Encyclopedia of Membranes

Living Edition
| Editors: Enrico Drioli, Lidietta Giorno

Acid Gas: Effect on Membrane Properties

Living reference work entry
DOI: https://doi.org/10.1007/978-3-642-40872-4_817-3
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Acidic gas removal is the largest application of gas separation membranes and a vital process in the natural gas processing industry. Membranes used in this process are designed to separate H2S and CO2, and this process is known as natural gas sweetening. This is readily required for low-quality natural gas reserves, which need to be processed to achieve pipeline specifications of CO2 <2 mol% and H2S <4 ppm (Baker 2001). The removal of acidic gases is also required for biogas and gasification, where H2S and CO2 are separated from CH4, CO, and H2. For natural gas sweetening, the membrane must exhibit high permeability for H2S and CO2, with a large selectivity relative to methane.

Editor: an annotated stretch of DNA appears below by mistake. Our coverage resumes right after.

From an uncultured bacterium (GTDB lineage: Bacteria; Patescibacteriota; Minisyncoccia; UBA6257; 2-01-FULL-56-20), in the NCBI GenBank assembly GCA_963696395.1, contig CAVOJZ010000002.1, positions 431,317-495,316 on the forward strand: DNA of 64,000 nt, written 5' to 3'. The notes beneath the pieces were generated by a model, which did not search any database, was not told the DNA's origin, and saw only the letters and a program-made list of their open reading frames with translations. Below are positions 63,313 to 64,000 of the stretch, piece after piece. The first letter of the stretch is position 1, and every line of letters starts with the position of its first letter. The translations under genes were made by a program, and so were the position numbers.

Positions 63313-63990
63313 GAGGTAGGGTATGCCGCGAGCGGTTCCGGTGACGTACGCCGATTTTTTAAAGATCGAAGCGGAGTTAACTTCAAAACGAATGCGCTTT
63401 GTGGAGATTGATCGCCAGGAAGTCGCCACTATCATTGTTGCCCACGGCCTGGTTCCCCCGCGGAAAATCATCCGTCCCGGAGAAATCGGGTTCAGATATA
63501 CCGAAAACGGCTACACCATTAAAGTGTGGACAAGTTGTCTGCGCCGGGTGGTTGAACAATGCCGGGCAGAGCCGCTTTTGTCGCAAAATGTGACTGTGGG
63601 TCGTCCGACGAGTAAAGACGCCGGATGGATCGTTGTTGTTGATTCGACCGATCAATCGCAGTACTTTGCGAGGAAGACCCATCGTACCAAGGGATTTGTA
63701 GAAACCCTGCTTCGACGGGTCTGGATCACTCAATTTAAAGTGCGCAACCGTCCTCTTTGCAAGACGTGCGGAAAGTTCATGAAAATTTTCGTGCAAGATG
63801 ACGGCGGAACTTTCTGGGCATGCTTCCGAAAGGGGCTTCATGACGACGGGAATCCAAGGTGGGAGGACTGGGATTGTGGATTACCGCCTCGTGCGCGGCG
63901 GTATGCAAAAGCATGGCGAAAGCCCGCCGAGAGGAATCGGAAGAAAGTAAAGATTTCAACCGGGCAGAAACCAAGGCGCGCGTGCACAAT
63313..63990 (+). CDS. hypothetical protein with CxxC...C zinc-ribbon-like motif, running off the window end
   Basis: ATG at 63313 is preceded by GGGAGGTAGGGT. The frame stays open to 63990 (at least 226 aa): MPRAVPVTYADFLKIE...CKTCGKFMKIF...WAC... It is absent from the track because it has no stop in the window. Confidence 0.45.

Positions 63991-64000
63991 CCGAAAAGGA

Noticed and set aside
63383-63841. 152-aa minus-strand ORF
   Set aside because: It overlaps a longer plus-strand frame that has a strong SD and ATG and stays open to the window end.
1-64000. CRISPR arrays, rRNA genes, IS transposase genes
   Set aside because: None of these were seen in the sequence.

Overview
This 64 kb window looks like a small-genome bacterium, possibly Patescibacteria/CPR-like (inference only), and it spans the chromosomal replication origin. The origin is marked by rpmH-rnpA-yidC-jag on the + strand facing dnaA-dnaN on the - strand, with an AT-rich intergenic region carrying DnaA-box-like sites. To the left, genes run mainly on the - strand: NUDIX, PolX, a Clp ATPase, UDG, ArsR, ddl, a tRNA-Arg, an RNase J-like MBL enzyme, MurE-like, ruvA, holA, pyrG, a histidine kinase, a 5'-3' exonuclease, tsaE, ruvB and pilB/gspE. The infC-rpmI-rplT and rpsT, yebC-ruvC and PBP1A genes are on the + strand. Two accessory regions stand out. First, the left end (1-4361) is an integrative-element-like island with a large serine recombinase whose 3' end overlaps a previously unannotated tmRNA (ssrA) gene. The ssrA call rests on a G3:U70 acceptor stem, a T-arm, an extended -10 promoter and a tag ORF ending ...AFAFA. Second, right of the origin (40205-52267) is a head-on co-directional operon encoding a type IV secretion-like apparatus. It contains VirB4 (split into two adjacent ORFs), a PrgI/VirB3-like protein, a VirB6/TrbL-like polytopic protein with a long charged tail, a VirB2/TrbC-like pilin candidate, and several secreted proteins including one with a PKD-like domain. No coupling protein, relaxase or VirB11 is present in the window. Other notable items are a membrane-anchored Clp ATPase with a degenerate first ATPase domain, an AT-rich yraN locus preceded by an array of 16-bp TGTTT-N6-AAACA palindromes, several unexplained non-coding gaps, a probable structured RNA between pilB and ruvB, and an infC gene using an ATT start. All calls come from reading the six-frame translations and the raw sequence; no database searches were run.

In general, nonporous polymeric membranes are applied in acidic gas removal, taking advantage of the solution-diffusion mechanism and the high solubility of H2S and CO2, compared to CH4. Also polymeric membranes almost always demonstrate selectivity for H2S over CO2, again because of the higher condensability...
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References

  1. Baker R (2001) Future directions of membrane gas-separation technology. Membr Technol 138:5–10CrossRefGoogle Scholar
  2. Lu GQ, da Costa D, Duke JC, Giessler M, Socolow R, Williams RH, Kreutz TG (2007) Inorganic membranes for hydrogen production and purification: a critical review and perspective. J Colloid Interface Sci 314:589–603CrossRefGoogle Scholar
  3. Scholes CA, Kentish SE, Stevens GW (2009) Effect of minor components in carbon dioxide capture using polymeric gas separation membranes. Sep Purif Rev 38:1–44CrossRefGoogle Scholar

Authors and Affiliations

  1. 1.Department of Chemical & Biomolecular EngineeringThe University of MelbourneParkvilleAustralia